I am a bad driver. Not a dangerous driver, not a speed demon, or someone who does not know how to use blinkers. My driving is generally good, unfortunately with driving it is the little moments that lower your overall score. I sometimes fail to check my blind spot when merging. I honk when a car could scootch up some. And sometimes, though more rarely now, I drive through a crosswalk when a pedestrian is waiting.
So sometimes law enforcement is nearby enough to stop me. And I get pulled over, my heart races a little, I have a hard time facing with authority figures. And nine times our of ten, I get a pass, a deduction in the ticket, and a little moralizing tale about slowing down, or how patience is a virtue. And off I go, a bad driver, with a decent record, protected by the invaluable bigotry in favor of cute white girls.
In the ever-present mirror that white privilege shines on my experiences, driving offers one of the most glaring optical illusions.
Studies, statistics, and police records aside, simply look at the cars pulled over on the side of the road. If you actually look the pattern will become clear. Unless you are a man of color, then you already know this truth. And I am not trying to speak this experience, I have no idea how men of color keep their cool in the face of such obvious bigotry.
My friend noted the other evening that white privilege boils down to a entitled sense of obliviousness. White people don’t have to consider the injustice this world is built on. We can go on our merry ways with the security of knowing that our safety of mind, body and spirit will not be attacked. We can count on people in positions of authority or simply within the bureaucracy will listen to us and give us the benefit of the doubt.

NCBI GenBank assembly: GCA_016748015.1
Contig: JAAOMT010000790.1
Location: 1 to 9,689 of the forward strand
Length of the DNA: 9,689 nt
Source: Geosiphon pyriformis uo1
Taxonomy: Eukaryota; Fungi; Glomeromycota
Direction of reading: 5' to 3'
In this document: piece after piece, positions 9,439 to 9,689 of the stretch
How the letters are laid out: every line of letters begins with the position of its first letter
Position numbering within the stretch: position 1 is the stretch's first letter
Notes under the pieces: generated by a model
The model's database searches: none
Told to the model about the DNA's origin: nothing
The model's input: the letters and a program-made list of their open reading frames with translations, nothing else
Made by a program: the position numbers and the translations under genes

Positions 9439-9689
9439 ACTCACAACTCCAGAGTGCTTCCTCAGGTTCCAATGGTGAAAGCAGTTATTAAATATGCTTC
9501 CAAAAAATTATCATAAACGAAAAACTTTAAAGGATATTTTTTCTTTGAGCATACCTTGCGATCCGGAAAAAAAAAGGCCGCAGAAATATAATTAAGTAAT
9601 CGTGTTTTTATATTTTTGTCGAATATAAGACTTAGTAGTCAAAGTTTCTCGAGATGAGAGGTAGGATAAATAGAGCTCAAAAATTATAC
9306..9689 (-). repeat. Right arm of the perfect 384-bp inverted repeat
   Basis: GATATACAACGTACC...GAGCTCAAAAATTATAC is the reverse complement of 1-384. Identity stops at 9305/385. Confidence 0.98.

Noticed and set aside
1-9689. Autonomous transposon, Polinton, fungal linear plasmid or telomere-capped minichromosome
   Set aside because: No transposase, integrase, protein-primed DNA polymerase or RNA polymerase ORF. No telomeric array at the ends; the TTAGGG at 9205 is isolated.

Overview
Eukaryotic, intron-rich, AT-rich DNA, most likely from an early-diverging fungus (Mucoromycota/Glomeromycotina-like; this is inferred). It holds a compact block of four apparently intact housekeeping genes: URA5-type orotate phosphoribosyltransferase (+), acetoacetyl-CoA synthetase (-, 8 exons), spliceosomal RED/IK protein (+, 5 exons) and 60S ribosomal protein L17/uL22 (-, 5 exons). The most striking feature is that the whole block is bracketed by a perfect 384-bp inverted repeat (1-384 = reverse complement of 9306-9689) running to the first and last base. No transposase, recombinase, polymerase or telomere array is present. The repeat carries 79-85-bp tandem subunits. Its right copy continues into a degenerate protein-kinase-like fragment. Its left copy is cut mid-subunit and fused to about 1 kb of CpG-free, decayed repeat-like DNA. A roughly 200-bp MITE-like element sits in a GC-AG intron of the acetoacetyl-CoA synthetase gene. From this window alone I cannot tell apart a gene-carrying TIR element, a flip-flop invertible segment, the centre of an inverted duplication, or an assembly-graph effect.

The benefit of the doubt, I believe is one of most taken for granted aspects of being a white person in this world. White people can speak on something or do something without an attached suspicion. I can drive in my car without the fear of getting arrested for speaking in the wrong tone or having an expired license. I can drive my car without ever being questioned if it is actually my car. I have never once thought that a police officer was going to ask me to get out of the car or could lay their hands on me. People give me the benefit of the doubt, they look at a cute white girl and figure she’s probably not doing anything wrong. Men of color live on the other side of the looking glass, where the smallest of actions can trigger the hatred of a bigot.